Have you ever heard someone say, “I can forgive, but I can’t forget”? Perhaps you’ve said it yourself.
I know I’ve heard people say that and it makes me wonder: What’s forgiveness all about if it’s not about forgetting?
We’ve all had people do or say things to us that got our hackles up. It may have even made us angry and resentful, perhaps even hateful and vengeful.
The problem with this is that it has a deleterious effect on our bodies and our psyches. The longer we hang onto these feelings, the more of a negative effect they have on us.
If we say we forgive a person or persons for whatever they did or said, but we don’t forget, then we are only fooling ourselves. Our minds may say we indeed forgive, but our bodies, which hold onto the old negative feelings, continue to remember. And that’s not good.
Here’s the thing: In continuing to remember, those negative feelings continue to affect our bodies and our psyches.
On the other hand, the forgiven but unforgotten goes on his or her way completely unaffected by whatever we are experiencing. They’ve probably even forgotten whatever it was he or she said or did that affected us in a negative way. Thus, the only person who is likely hurt by our forgiving but not forgetting attitude is us.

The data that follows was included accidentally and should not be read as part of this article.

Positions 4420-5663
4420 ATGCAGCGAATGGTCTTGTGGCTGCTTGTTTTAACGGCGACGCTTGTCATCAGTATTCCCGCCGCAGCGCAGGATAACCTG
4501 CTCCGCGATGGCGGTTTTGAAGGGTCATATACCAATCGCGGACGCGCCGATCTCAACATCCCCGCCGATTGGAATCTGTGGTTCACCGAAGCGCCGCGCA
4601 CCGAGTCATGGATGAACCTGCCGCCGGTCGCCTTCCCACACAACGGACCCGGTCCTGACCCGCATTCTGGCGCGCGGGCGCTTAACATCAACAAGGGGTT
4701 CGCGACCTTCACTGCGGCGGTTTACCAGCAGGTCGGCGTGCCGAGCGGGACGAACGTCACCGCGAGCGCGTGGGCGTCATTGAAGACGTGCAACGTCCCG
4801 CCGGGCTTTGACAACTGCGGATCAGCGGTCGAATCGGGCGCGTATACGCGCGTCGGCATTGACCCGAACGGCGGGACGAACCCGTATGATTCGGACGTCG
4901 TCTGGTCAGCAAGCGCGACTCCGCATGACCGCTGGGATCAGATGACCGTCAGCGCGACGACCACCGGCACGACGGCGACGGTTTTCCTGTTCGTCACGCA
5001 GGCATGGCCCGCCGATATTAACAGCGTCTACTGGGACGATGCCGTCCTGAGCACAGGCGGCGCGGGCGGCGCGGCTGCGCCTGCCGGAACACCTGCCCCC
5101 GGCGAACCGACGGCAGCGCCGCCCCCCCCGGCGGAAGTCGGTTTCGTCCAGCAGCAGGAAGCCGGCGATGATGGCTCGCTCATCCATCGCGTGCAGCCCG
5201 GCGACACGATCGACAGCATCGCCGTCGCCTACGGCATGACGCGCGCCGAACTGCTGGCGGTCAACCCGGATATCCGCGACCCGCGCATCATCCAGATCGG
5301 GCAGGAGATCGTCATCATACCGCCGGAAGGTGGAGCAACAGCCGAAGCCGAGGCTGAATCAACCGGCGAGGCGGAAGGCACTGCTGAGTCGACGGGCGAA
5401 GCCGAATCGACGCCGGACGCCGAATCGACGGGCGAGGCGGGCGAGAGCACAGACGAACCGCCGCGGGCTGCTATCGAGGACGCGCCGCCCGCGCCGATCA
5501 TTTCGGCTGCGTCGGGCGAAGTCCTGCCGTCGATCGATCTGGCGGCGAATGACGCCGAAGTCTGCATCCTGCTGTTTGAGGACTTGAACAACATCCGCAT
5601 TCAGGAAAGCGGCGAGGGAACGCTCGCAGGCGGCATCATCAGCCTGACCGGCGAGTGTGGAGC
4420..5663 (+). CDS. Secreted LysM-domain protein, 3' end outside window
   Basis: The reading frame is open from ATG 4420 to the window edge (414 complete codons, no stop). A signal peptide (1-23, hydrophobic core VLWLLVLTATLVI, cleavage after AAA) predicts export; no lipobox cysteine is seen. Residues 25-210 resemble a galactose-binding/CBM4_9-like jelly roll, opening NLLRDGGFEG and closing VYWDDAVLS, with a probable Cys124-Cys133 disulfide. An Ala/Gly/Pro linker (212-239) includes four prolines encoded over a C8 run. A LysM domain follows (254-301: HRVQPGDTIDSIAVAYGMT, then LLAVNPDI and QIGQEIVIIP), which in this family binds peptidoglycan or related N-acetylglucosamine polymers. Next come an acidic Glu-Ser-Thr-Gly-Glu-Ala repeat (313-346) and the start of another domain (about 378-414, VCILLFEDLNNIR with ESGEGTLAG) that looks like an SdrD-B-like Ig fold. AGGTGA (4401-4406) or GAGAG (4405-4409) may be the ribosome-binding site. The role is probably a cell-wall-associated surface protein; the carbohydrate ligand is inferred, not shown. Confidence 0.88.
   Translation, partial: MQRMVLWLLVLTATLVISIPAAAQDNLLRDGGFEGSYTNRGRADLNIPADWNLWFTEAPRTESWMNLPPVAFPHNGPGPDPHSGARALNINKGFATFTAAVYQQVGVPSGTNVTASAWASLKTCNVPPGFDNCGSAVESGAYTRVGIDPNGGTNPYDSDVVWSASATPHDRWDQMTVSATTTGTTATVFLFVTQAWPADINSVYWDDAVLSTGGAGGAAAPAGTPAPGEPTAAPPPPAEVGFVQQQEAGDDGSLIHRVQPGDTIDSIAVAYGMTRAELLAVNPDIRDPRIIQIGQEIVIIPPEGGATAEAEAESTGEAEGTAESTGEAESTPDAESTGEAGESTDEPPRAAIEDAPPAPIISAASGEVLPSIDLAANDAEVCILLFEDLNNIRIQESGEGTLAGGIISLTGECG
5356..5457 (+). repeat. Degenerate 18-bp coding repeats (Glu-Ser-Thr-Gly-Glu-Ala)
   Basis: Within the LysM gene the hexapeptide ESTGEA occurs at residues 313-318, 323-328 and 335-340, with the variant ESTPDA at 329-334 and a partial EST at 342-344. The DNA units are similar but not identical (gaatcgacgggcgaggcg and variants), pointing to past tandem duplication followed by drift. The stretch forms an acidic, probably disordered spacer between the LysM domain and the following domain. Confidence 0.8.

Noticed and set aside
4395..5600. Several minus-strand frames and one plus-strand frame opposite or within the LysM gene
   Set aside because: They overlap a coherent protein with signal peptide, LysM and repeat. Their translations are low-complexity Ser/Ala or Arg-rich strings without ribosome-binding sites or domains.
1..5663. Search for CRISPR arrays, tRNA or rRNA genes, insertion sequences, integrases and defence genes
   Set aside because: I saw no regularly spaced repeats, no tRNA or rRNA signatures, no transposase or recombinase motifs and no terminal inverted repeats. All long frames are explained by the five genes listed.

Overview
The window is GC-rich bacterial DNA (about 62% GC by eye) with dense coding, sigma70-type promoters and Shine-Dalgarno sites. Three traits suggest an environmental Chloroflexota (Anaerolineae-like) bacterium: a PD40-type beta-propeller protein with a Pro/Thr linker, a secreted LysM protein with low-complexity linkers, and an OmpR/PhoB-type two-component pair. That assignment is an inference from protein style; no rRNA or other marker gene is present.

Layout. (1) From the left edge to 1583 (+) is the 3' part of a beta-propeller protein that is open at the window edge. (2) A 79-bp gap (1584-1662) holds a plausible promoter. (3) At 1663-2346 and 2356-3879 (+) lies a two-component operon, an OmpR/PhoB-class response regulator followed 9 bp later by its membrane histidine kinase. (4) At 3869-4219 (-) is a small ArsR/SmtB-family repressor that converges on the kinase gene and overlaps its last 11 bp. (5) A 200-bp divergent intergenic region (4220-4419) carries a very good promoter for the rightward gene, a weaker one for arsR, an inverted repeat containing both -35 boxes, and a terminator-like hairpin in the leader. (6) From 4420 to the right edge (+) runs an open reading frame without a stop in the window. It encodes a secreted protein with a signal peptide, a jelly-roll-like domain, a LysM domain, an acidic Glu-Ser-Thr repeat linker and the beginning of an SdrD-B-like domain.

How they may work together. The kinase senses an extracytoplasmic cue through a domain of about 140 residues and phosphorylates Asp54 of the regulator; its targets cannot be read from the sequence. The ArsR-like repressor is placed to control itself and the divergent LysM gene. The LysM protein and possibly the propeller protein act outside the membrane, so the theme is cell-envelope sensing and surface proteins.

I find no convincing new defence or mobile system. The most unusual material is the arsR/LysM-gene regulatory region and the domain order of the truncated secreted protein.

Here’s what dictionary.com says about the verb forgive:
- to grant pardon for or remission of (an offense, debt, etc.); absolve.
- to give up all claim on account of; remit (a debt, obligation, etc.).
- to grant pardon to (a person).
- to cease to feel resentment against: to forgive one’s enemies (emphasis mine).
- to cancel an indebtedness or liability of: to forgive the interest owed on a loan.
Without getting religious, I wish to quote one scripture that illustrates what I’m talking about.
“And they shall teach no more every man his neighbour, and every man his brother, saying, Know the Lord: for they shall all know me, from the least of them unto the greatest of them, saith the Lord: for I will forgive their iniquity, and I will remember their sin no more.” (Jeremiah 31:34.)
While we say we forgive but can’t forget, our subconscious behavior will betray us every time. It may not be today, it may not be tomorrow, but sometime in the future, all will come out. It may come out in a sudden burst of temper or outrage against the person we had supposedly forgiven or a snub or whatever. We may not even know what caused our sudden behavior. But our bodies know.
What it all boils down to is this: Where there is no forgetting, there is no forgiveness. We can lie to ourselves to comfort our ego, but we can’t lie to our bodies. They remember everything.
If we say we forgive, then we need to forget, as though the thing never happened. There is no other way.